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T-Mobile is called out for ads that claim its network is faster than Verizon’s

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False advertising doesn’t go unnoticed, and apparently, it doesn’t go unpunished, either. T-Mobile has been called out for some questionable messaging around being the fastest network available. As such, the National Advertising Division (NAD), an arm of the Advertising Self-Regulatory Council (ASRC), an advertising industry trade association, “recommended that T-Mobile discontinue certain advertising claims” around the Uncarrier’s 4G LTE network.

As a T-Mobile spokesperson told Digital Trends, NAD recommended that the company refrain from claiming network superiority over Verizon based on the data it initially submitted. In previous advertisements, T-Mobile used crowdsourced data from Ookla and Open Signal to claim that it had the “Fastest 4G LTE network.” However, Verizon pointed out that the folks who use these apps are a “subset of all smartphone users,” and that the data was likely skewed.

All the same, T-Mobile is holding strong to its claim of having a faster network, telling us, “We took [NAD’s] recommendation into account, looked at the newest third-party data, and found that it still shows T-Mobile has the fastest network. We will continue to make this claim.”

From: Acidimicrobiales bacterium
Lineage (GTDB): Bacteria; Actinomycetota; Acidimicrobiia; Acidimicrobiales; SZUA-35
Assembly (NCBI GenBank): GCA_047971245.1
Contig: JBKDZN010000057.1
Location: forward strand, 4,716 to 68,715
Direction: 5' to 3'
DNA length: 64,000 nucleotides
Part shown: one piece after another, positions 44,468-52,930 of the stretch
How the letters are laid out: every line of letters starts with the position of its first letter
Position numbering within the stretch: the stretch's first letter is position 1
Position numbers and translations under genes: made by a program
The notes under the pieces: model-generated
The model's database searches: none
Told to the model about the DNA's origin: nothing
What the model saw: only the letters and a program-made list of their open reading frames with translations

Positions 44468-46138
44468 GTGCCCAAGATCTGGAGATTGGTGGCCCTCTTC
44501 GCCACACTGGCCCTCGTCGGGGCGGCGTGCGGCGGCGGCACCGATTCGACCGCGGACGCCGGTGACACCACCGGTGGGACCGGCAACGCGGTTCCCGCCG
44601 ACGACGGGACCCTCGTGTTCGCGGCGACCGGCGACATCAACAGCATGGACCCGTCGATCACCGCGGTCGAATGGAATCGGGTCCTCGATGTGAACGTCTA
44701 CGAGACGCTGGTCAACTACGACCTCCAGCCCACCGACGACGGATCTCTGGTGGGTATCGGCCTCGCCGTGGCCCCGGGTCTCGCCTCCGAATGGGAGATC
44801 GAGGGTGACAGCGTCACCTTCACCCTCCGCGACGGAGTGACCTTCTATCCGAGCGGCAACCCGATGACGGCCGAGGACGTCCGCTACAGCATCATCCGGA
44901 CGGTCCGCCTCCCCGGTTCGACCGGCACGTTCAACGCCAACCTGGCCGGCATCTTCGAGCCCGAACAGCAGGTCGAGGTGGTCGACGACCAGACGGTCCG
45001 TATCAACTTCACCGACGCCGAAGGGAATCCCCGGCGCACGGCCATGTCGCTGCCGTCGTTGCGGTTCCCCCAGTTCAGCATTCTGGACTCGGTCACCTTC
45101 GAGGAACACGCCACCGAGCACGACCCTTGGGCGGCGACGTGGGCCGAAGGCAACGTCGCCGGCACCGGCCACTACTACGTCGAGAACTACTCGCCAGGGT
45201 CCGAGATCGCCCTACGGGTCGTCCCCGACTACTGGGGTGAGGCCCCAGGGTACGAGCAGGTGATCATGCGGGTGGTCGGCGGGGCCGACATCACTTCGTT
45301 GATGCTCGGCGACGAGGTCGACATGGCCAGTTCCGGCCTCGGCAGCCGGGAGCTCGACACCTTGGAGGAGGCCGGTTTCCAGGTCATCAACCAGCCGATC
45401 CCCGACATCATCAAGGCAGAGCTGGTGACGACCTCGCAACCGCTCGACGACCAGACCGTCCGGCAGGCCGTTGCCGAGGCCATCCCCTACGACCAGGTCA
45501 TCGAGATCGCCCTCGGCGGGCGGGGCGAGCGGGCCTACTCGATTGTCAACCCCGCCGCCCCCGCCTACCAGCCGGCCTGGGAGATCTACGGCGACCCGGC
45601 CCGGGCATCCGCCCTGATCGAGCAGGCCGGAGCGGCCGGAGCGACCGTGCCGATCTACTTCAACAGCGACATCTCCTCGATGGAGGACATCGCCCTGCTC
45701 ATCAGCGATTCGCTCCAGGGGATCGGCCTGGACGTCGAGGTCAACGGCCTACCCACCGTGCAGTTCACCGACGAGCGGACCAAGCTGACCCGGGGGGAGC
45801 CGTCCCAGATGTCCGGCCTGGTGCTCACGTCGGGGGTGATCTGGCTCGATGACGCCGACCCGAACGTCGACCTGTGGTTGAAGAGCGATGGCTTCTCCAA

In general, NAD noted in its announcement that advertisers ought to “regularly monitor and reexamine their advertising claims to make certain that the underlying data upon which they are based is current so that their advertising claims are truthful, and recognizes that changes to a network or network service conditions will impact whether a service provider’s comparative claims are supported.”

The advertising watchdog often hands down decisions that can be used in lieu of a courtroom drama — after all, Verizon decided to take its case to NAD rather than suing its competitor over erroneous claims. That said, NAD points out that its recommendations do not constitute a “finding of wrongdoing,” and further noted that “an advertiser’s voluntary discontinuance or modification of claims should not be construed as an admission of impropriety.”

All the same, Verizon can breathe a sigh of relief knowing that T-Mobile is no longer at its throat regarding network speed and newness. But alas, don’t expect the comparison ads between these two (and all other networks) to end.

Update: T-Mobile reached out to Digital Trends to clarify the NAD decision. 

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